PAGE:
Staffordshire CC v JM (Special educational needs : Other)  UKUT 246 (AAC): this case concerned responsibility for the costs of transport to an educational institution for a 21 year old with special needs, H, who was the subject of an Education, Health and Care (EHC) plan. The council considered that, because of H’s age, they did not have an absolute duty to make and pay for her travel to and from school, and that, under s.508F of the Education Act 1996, they only had to do so if they considered it to be necessary. The FTT ruled that the provision of transportation to access H's college programme amounted to a form of provision for H’s special educational needs (SENs); it also found that H’s needs were exceptional and that transport was accordingly an SEN.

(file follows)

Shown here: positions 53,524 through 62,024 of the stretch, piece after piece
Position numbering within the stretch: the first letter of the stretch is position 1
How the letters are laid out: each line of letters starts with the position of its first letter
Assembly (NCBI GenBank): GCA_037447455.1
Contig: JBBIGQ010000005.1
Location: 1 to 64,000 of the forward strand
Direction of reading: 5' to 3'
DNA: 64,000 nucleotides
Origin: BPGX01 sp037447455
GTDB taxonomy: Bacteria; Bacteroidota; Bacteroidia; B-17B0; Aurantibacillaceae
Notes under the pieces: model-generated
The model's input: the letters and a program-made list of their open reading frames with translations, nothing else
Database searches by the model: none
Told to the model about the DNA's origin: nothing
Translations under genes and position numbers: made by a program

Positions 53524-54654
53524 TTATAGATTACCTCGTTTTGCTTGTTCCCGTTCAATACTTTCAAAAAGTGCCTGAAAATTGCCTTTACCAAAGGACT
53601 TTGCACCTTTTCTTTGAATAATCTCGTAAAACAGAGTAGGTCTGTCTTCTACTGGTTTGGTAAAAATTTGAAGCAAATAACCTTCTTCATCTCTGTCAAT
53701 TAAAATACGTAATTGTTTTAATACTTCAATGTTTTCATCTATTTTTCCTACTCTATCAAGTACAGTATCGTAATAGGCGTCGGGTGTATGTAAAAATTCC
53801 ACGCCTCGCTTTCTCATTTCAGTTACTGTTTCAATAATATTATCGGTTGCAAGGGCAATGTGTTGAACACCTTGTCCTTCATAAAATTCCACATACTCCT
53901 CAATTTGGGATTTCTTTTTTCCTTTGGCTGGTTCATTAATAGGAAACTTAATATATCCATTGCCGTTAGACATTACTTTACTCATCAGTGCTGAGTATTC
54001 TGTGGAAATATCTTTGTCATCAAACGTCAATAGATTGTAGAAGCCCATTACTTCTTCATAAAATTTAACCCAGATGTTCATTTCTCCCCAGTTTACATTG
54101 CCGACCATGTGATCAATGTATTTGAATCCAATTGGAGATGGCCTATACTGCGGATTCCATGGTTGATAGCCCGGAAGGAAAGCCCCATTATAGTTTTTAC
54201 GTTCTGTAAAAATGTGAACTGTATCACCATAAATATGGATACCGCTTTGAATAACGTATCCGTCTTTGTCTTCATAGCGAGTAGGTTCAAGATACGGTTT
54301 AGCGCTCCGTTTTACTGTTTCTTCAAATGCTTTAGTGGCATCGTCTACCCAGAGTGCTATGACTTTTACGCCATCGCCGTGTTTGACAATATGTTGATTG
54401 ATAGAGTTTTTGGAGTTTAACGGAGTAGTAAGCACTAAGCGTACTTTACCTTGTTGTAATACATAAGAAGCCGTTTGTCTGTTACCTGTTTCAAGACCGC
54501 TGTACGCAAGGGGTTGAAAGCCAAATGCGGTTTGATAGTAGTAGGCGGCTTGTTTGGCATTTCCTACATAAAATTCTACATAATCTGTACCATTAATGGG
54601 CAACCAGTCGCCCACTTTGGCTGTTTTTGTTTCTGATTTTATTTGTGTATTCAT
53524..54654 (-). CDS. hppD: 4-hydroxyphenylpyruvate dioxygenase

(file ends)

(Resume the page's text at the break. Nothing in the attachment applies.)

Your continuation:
The Upper Tribunal held, allowing the Council's appeal, that the FTT had erred in law by finding that transportation to and from school was either an SEN or special educational provision to meet such a need. It was clear from s.312 of the Education Act 1996 that an SEN must arise from a learning difficulty and that the learning difficulty must call for special educational provision. An analysis of case law, reinforced by s.15ZA of the Education Act 1996, showed that the need for home to school transport could not arise from a ‘learning difficulty’ in and of itself nor could home to school transport be classed as a form of special educational provision. The Council's duty to make arrangements for H if they considered that to be necessary having regard to all of the relevant circumstances was not a pure discretion. Although the question of what is necessary was a matter for them, in deciding that question they had to exercise their judgment judiciously and in good faith. If they came to the conclusion that it was necessary, they had to make the necessary arrangements and the transportation must be free of charge. Paragraph 9.215 of the SEN Code of Practice could be wrongly interpreted (as it was in this appeal) to lay down a free-standing rule allowing transport needs to be included in an EHC Plan if exceptional circumstances could be shown to exist, despite s.508F of the Education Act 1996. If a Tribunal found guidance in the Code which flew in the face of legislative provisions, its duty was to apply the law as laid down by Parliament. Therefore, the FTT erred in law by deciding that it could bypass s.508F by relying on para.9.215 of the Code. It also erred in law in taking jurisdiction over transport where none existed. (23 May 2016)